This sentiment was echoed by the Government Accountability Office (GAO) in a March 2019 report to Congress. The GAO report noted that SBA quickly implemented the sole source authority granted by the NDAA of 2015, but had failed to establish a certification program or to eliminate the self-certification option for WOSBs. GAO observed that, while SBA has approved four third-party certifiers to work with WOSBs, the agency still does not conduct oversight of the program sufficient to ensure that the WOSBs and the certifiers are complying with program requirements. GAO cited to audits of WOSB set-aside awards showing that 40% were given to ineligible businesses.
The SBA has announced that it will take action on these deficiencies by ending self-certification for WOSBs in the summer of 2020. It plans to publish a rule by June 30, 2020 that will require WOSBs to be certified though the SBA or one of its designated third-party certifiers. If the SBA can also increase its monitoring of the third-party certification program, it will further mitigate the risk of fraud and abuse.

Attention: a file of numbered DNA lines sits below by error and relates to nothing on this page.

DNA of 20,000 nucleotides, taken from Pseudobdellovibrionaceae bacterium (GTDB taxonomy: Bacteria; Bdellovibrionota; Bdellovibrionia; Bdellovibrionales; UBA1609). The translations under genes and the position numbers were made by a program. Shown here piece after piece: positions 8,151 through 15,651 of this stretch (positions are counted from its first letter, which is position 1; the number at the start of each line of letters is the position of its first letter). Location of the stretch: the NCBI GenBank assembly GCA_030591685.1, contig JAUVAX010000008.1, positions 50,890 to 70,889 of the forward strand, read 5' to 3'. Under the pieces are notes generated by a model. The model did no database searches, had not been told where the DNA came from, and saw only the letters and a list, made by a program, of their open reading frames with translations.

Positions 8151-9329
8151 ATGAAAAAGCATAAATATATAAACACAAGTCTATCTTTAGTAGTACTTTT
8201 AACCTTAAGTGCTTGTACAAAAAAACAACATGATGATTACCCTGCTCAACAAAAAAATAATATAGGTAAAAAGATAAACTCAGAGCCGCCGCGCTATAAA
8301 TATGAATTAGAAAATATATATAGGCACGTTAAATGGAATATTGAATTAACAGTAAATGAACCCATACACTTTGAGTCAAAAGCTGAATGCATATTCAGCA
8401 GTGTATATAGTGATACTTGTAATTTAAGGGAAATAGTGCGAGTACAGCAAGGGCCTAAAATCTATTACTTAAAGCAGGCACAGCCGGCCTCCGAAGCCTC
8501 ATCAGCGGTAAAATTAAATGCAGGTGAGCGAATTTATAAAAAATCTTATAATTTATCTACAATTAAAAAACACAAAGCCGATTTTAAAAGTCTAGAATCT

What’s the Risk to Contractors?
Contractors that have self-certified their status as an SDVOSB or WOSB should be aware that an erroneous certification could lead to substantial liability.
As agency contracting staff become aware of the repeated audit and review findings about these programs, they may scrutinize invoices from self-certifying businesses more closely. The contracting staff can question or even disallow invoices from companies that they discover were ineligible to bid on or win a contract.